Paris – Roubaix is the flattest of all the classics but has around 30km of brutal cobbled sections (which I can vouch for). The race traditionally suits heavier, powerful riders but without Boonen and Cancellara, the race is ready to move onto a new generation. If wet, this race can descend into a true Hell of the North and will have plenty of crashes. Hopefully the weather stays dry and we have a classic duel.
Paris – Roubaix Profile
Paris – Roubaix Contenders
With no Tom Boonen or Fabian Cancellara, for once there’s no overwhelming favourite with previous history. It looks like there will only be two previous winners racing, such has been the domination of these two in the last decade.
This year’s Paris – Roubaix favourite has to be Alexander Kristoff, the form he has shown this spring has been immense. He has won 9 races so far this year, which is a huge haul – it’s hard to look beyond the winner of the Tour of Flanders.
In the chasing group are the likes of Peter Sagan, Niki Terpstra, John Degenkolb and Sep Vanmarcke.
Peter Sagan has been a bit iffy this year, but it feels wrong to rule him out completely.
Niki Terpstra won Paris – Roubaix in 2014 and has won the Tour of Qatar and numerous podium spots this year.
John Degenkolb came 2nd last year but also has won Milan – San Remo this year so is clearly in form.
Sep Vanmarcke has once again been repeating his excellent run of top ten finishes without a win, this will continue.
Following on from that group are the Sky duo of Bradley Wiggins & Geraint Thomas. Bradley will want to finish off his road career with a strong result, he looked good in this race last year so can get a decent result with some luck. Geraint Thomas won the E3 Harelbeke race a few weeks ago and has been impressive this year, he also seems to have stopped his habit of crashing when in good positions.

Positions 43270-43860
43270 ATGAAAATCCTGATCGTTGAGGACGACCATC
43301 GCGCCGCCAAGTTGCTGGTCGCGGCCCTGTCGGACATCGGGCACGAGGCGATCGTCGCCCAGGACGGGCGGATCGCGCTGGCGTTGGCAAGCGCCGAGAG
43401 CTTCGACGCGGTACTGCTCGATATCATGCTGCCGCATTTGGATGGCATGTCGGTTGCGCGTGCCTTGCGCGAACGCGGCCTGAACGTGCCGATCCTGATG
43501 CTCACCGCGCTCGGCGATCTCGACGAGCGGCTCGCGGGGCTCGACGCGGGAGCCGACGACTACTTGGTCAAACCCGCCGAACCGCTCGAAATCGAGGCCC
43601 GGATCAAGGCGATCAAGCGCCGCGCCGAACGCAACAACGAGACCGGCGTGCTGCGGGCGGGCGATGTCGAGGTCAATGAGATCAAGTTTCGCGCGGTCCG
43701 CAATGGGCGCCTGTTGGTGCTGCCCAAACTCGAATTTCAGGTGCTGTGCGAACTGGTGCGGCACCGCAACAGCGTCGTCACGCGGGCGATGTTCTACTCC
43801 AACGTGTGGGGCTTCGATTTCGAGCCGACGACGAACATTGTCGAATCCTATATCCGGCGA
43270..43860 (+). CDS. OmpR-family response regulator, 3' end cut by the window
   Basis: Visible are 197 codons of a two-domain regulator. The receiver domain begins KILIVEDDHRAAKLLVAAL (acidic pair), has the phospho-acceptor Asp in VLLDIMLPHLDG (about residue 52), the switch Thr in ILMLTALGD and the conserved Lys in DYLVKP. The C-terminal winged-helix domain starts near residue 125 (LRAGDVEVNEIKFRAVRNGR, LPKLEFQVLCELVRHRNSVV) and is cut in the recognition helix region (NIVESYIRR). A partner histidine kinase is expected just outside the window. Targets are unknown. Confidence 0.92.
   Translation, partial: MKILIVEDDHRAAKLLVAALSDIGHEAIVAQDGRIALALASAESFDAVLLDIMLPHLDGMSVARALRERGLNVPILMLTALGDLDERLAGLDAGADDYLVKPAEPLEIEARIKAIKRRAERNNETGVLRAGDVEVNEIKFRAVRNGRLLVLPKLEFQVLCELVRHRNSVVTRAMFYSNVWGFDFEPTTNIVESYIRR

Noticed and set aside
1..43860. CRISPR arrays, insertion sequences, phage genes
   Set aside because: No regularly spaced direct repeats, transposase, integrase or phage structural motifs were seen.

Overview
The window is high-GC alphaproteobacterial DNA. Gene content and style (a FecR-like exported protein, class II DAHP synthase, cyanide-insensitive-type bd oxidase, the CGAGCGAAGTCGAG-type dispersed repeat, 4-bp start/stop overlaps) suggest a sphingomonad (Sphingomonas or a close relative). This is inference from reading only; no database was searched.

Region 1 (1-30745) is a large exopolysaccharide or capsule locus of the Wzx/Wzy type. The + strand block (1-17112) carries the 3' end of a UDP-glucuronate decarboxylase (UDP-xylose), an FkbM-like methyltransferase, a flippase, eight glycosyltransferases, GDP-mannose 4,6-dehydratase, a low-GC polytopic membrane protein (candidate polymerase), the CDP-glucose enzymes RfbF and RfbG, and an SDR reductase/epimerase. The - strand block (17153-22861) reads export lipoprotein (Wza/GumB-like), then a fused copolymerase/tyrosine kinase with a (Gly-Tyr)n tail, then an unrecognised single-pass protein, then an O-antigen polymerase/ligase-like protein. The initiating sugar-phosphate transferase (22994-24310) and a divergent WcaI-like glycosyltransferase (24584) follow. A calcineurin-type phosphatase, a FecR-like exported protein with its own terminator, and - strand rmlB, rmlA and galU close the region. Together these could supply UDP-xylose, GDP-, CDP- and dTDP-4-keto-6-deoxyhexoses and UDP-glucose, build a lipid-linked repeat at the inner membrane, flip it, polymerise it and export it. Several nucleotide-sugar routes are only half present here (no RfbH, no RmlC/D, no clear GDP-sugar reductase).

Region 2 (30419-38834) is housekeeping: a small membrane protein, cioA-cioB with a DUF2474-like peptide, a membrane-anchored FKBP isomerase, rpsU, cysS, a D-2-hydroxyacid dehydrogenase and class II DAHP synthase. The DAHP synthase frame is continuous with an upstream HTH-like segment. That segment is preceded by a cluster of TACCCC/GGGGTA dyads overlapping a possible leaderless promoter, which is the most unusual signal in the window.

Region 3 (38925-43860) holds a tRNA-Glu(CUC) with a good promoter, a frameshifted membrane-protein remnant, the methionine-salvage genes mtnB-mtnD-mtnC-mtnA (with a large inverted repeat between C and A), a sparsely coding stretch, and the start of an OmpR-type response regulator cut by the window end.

Quickstep’s backup plan will be Zdanek Stybar who has won Strade Bianche and finished 2nd in E3 Harelbeke during 2015.
In the absence of Fabian Cancellara, Stijn Devolder has been asked to step up and become the Trek team’s classics leader. Good results in Driedaagse de Panne and Tour of Flanders give Trek some hope.
The final group of contenders includes Greg van Avermaet, Matti Breschel, Jurgen Roelandts & Lars Boom.
Van Avermaet has done well all spring but has often been the face seen trying the do or die move out of the peloton, which has hamped some finishing positions – 2nd in Strade Bianche and 3rd in Tour of Flanders shows he can do well.
Matti Breschel has 4 top-20 finishes at Paris – Roubaix, his current form is suggesting a similar result – he will be backup to Peter Sagan.
Jurgen Roelandts has been sneaking into the top-10 quite a bit this season. 11th at Milan – San Remo, 7th at both E3 Harelbeke and Gent – Wevelgem and 8th at the Tour of Flanders.
Lars Boom hasn’t had the best spring but his 6th place at the Tour of Flanders has given Astana hope and he should be their main focus despite all the off-bike issues Astana have.
Paris – Roubaix Outsiders
Sebastien Turgot has previously finished second here and been on the cusp of the top ten in the last two years but won’t command the attention these results should deserve as he isn’t as strong as several of the others during the rest of the year.
Cannondale’s Dylan van Baarle is a rider whose best years are ahead of him – winning last year’s Tour of Britain put him on the map and good results this Spring mean he can do well in Paris – Roubaix.
Normally I just go for Edward Theuns, but I’m getting bored of that. His teammate Jelle Wallays won Dwars door Vlaanderen earlier in the Spring so is in an equally good position as Theuns.
Paris – Roubaix Prediction
1 – Alexander Kristoff
2 – Sep Vanmarcke
3 – Geraint Thomas